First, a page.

TOURISTS learned more about the Lakeland way of life when they flocked to watch the people and animals at Hawkshead Show in 1988.

And show secretary Debbie Griffith acknowledged in return that without those 4,000 to 5,000 tourists, shows like Hawkshead would disappear.

“The local population is tiny - if the show was held in winter there would only be about 400 people here,” she said.

The changing shape of the show was also the theme of president Jean Corlett, who said that, when she first knew the show, cattle were the mainstay - and even those breeds were different from the popular breeds in 1988.

She said farmers were being urged to diversify.

That was nothing new for the hill farmers, who had for many years welcomed visitors to farmhouses, caravaners and campers and produced vegetables, to eke out a living.

Just how those farms could diversify further she was not sure, but she said they urgently needed extra income to survive.

On the show field the changing days were reflected in the emphasis on horse classes and a favourite with the crowd was the private driving.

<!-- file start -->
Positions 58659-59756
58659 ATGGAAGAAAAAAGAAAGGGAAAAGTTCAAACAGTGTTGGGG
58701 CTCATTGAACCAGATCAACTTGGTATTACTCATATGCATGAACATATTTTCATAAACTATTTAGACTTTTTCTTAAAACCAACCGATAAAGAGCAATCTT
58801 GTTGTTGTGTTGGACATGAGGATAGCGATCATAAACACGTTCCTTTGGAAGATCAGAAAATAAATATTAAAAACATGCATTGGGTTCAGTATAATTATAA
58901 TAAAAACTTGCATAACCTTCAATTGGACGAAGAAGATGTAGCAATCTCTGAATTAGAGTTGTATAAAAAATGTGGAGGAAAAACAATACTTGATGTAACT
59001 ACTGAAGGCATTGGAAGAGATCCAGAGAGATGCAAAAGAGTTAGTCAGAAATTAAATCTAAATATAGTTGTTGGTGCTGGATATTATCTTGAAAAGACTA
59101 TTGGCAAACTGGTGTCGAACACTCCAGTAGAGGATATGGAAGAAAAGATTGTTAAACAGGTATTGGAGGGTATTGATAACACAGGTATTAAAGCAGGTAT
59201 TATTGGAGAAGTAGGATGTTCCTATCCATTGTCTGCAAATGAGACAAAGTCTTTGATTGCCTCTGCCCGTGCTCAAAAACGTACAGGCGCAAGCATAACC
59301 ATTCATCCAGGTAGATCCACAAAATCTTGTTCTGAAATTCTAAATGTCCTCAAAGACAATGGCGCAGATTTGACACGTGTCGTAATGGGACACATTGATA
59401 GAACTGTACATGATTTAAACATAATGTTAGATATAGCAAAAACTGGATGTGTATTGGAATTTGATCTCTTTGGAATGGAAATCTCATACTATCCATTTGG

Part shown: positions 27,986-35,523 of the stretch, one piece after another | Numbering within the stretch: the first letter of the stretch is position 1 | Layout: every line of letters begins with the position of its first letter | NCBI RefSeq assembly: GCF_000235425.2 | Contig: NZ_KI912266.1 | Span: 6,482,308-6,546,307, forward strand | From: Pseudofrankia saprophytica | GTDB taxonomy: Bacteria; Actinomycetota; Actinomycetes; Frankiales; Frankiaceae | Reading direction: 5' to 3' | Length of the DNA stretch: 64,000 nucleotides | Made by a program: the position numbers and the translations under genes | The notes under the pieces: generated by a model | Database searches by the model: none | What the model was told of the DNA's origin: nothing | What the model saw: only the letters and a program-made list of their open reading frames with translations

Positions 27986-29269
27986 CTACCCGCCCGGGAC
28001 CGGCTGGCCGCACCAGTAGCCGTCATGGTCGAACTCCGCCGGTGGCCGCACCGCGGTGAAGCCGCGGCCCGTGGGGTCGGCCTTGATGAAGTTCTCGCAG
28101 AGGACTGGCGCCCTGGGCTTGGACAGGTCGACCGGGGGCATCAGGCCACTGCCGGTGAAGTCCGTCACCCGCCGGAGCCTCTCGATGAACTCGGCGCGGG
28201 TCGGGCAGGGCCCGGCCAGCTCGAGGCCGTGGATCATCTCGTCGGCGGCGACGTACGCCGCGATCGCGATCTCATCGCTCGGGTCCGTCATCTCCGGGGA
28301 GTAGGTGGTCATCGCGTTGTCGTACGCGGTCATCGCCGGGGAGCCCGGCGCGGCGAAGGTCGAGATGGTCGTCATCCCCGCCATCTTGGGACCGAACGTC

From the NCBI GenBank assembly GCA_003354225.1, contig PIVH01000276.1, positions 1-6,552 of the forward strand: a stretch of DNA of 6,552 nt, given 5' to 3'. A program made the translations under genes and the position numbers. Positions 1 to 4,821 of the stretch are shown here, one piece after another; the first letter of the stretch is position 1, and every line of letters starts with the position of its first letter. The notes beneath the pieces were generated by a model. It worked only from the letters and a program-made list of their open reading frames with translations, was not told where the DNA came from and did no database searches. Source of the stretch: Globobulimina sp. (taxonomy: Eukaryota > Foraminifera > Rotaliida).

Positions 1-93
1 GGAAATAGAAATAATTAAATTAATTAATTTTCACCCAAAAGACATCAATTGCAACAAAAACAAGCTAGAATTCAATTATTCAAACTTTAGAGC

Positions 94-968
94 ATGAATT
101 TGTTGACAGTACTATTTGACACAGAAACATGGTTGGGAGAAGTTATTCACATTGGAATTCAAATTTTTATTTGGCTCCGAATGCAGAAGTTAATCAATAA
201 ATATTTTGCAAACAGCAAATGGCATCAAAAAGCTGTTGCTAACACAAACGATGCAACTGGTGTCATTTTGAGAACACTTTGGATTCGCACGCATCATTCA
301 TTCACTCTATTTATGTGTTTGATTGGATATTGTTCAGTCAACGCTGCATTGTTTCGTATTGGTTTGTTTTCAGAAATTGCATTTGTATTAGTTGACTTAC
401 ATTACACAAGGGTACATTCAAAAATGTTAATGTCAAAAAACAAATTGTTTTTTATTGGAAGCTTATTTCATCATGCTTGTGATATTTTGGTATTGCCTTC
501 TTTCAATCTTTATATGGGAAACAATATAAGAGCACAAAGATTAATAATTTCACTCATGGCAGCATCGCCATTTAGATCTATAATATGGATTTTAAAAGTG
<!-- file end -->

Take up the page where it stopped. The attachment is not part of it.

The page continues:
But few would have realised that the elegant outfit driven by Ted Yarker, of Ulverston, was based on parts from a scrapped Morris Minor.

It was the first show outing for the cut-under Dannet gig, which Ted built himself, taking two months to shape the steel and make the body, which was supported by two Morris Minor springs.

Ted built the gig so that he could exercise the little pure bred hacking pony Francine, which he bought for his grandchildren to ride.

Heading the grand parade of prize winners was retired Barrow blacksmith Arthur Heighton, with his fell pony Rosewater Rachel.

Arthur, who bred the champion pony from a foal, said: "She has only been out of the prizes six times and has had five prizewinning foals of her own."